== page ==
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Math Fables: Lessons That Count Author: Gregory Tang Illustrator: Heather Cahoon Publisher: Scholastic Press Copyright: 2004 ISBN: 0439453992 Number of Pages: 40 Ohio Standards Alignment: Grades preK–2
This is the first of two Math Fables books by Greg Tang that use verse to show how groups of objects (animals) can be broken down and regrouped. The simple verses should be easy enough for children to repeat, but some of the vocabulary (procrastinate, cooperate) may be a little beyond some children ages 36 for whom the book is intended. Still, they will enjoy encountering these big words in such an engaging context. Each verse concludes with a reallife "moral," such as, "They learned it's wise to plan ahead and always be prepared." At the end of the book, the author lists ideas for using and extending the mathematical decomposition of numbers.
Go to: How to Use This Book Highlights and Insights Related ORC Resources Ohio Standards


How to Use This Book

 This book and its sequel, Math Fables Too, can be used separately or together as children grow in their ability to break apart and recombine numbers.
 The book is divided into separate short poems for each number, so these "chapters" can be used individually, depending on the level necessary for the children.
 When reading the book to a group, the teacher might use a flannel board to demonstrate the groupings of animals.
 Children can use items more available or familiar (pets, pencils, cubes, or the children themselves) to generate smaller groupings from a larger group.
 Children might make up their own stories about a group of animals or other objects.
 Children who understand the decomposition of small numbers into two groups could be asked to work with larger numbers or to subdivide a group into three separate parts.


Highlights and Insights

 Beyond simple rote counting and recognizing that a number tells how many objects (onetoone correspondence, cardinality, matching sets, etc.), more complex concepts of breaking apart and combining numbers in different ways using addition, subtraction, multiplication, and division can be approached through this book.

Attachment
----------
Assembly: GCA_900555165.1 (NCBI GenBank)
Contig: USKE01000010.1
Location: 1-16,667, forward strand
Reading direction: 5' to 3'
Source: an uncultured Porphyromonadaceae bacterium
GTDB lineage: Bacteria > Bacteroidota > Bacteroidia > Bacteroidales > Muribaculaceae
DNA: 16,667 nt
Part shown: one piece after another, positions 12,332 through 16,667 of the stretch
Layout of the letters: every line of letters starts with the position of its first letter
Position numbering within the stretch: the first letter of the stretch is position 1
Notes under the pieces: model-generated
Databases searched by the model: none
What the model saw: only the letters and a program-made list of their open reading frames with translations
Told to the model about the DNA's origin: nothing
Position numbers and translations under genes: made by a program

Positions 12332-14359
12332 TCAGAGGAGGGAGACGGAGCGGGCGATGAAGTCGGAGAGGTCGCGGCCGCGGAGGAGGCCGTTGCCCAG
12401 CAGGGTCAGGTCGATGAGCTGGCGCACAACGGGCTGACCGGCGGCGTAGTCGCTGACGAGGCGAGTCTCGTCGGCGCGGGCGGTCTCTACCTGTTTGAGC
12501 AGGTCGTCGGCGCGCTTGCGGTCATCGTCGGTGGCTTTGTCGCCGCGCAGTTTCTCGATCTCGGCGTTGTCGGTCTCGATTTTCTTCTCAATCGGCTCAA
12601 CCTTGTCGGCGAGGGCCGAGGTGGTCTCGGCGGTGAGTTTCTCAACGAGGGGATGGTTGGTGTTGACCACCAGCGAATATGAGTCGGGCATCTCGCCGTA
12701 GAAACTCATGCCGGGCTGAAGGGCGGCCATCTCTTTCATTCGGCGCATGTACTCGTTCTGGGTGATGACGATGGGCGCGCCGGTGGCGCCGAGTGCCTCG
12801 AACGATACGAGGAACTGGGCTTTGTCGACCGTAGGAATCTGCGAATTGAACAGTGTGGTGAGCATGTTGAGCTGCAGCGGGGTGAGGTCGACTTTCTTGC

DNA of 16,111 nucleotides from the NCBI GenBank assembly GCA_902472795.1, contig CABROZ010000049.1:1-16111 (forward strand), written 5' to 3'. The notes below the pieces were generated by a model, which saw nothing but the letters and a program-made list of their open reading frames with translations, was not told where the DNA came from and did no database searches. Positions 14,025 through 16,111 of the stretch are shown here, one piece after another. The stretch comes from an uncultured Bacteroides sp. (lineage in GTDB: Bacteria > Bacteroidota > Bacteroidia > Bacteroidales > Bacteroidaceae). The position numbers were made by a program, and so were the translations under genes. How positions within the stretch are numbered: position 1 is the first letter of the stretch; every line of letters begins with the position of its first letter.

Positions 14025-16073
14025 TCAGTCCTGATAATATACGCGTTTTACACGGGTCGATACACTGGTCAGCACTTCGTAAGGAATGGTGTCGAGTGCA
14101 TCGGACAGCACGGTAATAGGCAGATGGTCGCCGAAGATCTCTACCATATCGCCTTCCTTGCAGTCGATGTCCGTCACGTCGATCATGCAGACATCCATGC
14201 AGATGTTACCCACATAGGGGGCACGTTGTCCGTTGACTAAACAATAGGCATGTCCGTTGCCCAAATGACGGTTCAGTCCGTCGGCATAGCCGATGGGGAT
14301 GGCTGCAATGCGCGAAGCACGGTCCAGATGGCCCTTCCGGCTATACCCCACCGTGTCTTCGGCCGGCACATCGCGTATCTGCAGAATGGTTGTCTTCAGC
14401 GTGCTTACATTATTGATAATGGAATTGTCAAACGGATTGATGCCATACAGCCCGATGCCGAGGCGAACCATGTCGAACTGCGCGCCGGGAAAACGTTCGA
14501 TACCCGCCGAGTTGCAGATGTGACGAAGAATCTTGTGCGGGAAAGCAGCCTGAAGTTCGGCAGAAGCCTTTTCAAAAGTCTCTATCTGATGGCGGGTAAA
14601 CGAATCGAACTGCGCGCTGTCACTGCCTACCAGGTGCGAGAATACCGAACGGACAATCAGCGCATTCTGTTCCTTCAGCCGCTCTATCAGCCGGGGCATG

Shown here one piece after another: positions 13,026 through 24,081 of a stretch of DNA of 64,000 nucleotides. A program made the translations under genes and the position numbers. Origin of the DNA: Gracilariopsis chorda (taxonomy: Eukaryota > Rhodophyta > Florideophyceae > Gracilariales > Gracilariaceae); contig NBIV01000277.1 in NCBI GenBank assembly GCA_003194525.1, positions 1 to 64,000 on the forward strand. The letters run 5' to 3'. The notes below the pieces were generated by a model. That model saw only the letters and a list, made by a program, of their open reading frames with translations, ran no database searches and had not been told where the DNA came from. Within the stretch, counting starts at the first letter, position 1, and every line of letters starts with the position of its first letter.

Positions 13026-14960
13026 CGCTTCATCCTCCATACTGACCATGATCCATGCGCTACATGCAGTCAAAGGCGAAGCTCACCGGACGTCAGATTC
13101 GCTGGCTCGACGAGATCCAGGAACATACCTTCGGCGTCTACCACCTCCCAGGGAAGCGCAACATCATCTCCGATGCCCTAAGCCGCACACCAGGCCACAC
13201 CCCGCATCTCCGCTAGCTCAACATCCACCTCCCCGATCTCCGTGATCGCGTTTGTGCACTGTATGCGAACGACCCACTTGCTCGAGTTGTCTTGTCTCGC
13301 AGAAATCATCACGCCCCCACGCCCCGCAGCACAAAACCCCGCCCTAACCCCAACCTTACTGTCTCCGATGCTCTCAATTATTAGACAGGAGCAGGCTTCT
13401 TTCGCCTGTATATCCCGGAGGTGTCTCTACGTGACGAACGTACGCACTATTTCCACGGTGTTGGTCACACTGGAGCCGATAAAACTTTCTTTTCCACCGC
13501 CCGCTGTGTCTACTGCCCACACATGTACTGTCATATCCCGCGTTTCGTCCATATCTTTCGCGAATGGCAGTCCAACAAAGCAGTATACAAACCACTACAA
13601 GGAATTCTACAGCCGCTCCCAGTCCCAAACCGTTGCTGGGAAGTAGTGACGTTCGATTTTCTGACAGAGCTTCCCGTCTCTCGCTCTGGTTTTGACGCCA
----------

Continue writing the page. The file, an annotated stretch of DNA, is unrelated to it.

The "lessons for life" incorporated in the rhymes make the book ideally suited to crossdisciplinary discussions.


Related ORC Resources

Begin With Buttons 5: Numbers Many Ways Resource Type: Lessons Discipline: Mathematics Grades: Grades K–1 Professional Commentary: Students find all the ways 7 can be expressed as the sum of two numbers. They then write fact families of addition and subtraction sentences for 7.... Resource Type: Lessons Discipline: Mathematics Grades: Grades PreK–Kindergarten Professional Commentary: This eightlesson unit features activities in various modalities in which students work with progressively larger sets containing 510 elements. They count the elements, write numerals, and make sets with more or fewer elements.... Do It with Dominoes 6: Finding Fact Families Resource Type: Lessons Discipline: Mathematics Grades: Grades K–2 Professional Commentary: Students find different dominoes that have the same total number of spots. They write fact families for each of the different dominoes.... Resource Type: Lessons Discipline: Mathematics Grades: Grades K–2 Professional Commentary: Students play a game of concentration with dominoes to find all the ways 5, 6, 7, and 8 can be decomposed into sums. They use an online calculator and hundred board to reinforce the decompositions....


Ohio Standards

Number, Number Sense and Operations StandardGrade Level Indicators (K) 8. Represent and use whole numbers in flexible ways, including relating, composing and decomposing numbers; e.g., 5 marbles can be 2 red and 3 green or 1 red and 4 green. Grade Level Indicators (1) 2. Recognize and generate equivalent forms for the same number using physical models, words and number expressions; e.g., concept of ten is described by "10 blocks", full tens frame, numeral 10, 5 + 5, 15  5, one less than 11, my brother's age. Grade Level Indicators (preK) 7. Group and regroup a given set in the context of daily activities and play (e.g., 5 blocks can be 2 blue and 3 green or 1 blue and 4 green).